RAW Photography: The Complete Guide!

When I bought my first digital camera, I asked a photographer that I admire a lot of what I could do to get better pictures by having a camera that was not top of the line. He simply told me, "Shoot in RAW. Your camera may not be the best, but shooting RAW Photography will give you the best it can offer you. "

What are these file types?

There are several digital file formats for our images. You probably know the JPG, which is the standard on most cameras and cell phones. However, besides it, you'll also like to know a format that allows more quality and control over your photo: this is the RAW file Photography. When buying a more advanced camera, you will usually have the option to choose between the two.

To take a picture, the image that is recorded on the sensor is interpreted by a small computer that is inside the camera. After interpreting the image, this computer saves the information to the memory card.

The difference between the RAW format and the JPG format is that the RAW Photography format records everything the camera saw, while the JPG has another step: before recording to the memory card, the camera interprets the information and compresses everything into a smaller file .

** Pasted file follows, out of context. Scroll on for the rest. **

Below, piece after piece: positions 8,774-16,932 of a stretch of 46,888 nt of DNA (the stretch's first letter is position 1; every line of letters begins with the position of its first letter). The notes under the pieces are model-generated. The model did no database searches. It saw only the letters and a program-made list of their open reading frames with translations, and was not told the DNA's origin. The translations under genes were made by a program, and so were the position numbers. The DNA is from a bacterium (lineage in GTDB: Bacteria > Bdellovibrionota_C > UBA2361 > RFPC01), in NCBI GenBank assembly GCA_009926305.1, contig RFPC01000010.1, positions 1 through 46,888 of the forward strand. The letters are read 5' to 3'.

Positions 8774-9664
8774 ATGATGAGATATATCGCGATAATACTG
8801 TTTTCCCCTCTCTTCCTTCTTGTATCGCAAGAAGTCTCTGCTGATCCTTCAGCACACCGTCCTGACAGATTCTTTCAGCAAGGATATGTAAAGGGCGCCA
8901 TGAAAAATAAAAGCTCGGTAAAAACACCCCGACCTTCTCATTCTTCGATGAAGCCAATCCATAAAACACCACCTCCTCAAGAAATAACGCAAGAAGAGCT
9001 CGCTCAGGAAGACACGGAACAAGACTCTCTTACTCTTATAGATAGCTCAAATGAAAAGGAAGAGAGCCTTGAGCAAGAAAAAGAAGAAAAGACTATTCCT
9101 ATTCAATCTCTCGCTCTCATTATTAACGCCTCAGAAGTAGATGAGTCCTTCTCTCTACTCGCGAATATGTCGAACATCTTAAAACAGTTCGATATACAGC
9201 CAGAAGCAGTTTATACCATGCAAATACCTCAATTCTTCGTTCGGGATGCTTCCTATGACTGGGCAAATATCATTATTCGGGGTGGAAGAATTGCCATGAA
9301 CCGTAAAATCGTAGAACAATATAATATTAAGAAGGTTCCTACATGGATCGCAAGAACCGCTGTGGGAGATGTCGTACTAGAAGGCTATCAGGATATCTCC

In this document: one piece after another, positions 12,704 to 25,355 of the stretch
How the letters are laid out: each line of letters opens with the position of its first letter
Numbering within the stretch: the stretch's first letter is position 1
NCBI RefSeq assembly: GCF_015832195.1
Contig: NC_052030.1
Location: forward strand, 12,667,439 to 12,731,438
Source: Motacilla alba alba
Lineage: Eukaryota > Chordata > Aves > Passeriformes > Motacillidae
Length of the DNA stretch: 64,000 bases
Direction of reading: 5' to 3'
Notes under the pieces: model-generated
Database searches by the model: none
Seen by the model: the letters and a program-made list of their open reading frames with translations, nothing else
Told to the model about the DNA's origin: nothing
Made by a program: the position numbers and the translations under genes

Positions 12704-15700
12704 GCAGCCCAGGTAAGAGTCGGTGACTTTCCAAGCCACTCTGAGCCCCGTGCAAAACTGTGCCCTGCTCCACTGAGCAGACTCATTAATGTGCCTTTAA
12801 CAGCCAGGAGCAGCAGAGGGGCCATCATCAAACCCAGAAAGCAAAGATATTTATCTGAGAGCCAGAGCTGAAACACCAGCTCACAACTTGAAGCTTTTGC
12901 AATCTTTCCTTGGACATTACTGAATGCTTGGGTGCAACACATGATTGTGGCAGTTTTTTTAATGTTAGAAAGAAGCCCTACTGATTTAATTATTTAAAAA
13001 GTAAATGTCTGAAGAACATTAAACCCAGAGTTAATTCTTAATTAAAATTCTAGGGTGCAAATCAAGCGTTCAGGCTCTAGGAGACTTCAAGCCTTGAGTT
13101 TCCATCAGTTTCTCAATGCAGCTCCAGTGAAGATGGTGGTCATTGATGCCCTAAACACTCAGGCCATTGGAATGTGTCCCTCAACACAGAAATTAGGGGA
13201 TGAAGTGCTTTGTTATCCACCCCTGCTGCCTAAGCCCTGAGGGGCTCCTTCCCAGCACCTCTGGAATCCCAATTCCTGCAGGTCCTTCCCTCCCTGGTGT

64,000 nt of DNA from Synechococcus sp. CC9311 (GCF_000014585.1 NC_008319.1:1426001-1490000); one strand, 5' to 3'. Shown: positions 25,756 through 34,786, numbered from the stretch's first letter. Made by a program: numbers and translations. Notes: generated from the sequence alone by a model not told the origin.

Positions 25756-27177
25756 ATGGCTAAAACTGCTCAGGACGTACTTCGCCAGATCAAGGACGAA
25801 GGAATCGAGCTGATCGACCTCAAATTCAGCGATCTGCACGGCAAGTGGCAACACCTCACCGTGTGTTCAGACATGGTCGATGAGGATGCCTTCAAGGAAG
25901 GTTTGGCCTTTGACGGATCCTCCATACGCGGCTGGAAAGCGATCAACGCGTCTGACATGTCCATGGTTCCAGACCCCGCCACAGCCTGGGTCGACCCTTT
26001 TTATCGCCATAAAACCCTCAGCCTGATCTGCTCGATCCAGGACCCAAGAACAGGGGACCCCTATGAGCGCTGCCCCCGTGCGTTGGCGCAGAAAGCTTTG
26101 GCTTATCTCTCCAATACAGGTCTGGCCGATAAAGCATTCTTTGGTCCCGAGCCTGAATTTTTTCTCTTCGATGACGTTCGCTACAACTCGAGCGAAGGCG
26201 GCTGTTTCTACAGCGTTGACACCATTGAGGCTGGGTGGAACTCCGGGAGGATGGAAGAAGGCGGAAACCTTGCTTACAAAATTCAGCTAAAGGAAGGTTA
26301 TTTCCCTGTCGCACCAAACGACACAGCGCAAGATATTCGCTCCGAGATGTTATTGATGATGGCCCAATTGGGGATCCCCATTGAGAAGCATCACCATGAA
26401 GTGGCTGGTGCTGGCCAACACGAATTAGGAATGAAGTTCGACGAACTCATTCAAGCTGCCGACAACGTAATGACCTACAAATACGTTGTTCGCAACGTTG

Therefore, the RAW file allows us the freedom to process and interpret the image ourselves, while the JPG file is already processed and interpreted by the camera.

An interesting analogy is to consider that the RAW file is like the movie and the JPG file is like magnification . That is: the RAW file is not yet a ready photo! You will not be able to post a photo in RAW on your blog: first you need to reveal the photo using an application on your computer, such as Photoshop or Lightroom .

We used the RAW format to keep all image information that was captured by the camera. For example, we were able to edit it by having more control over quality and retrieving information that would have been thrown away in the JPG file to save space.

The disadvantage of the RAW file is that, in addition to taking up more space on our computer (files can be 2-6x the size of a JPG file), it needs to be processed. Because it is not a ready-made photo, you will need to open the file in a post-production application, and to print or post on the internet you will need to save a copy in a more user-friendly format (like the JPG itself).

Posted on July 19, 2018 at 08:47 PM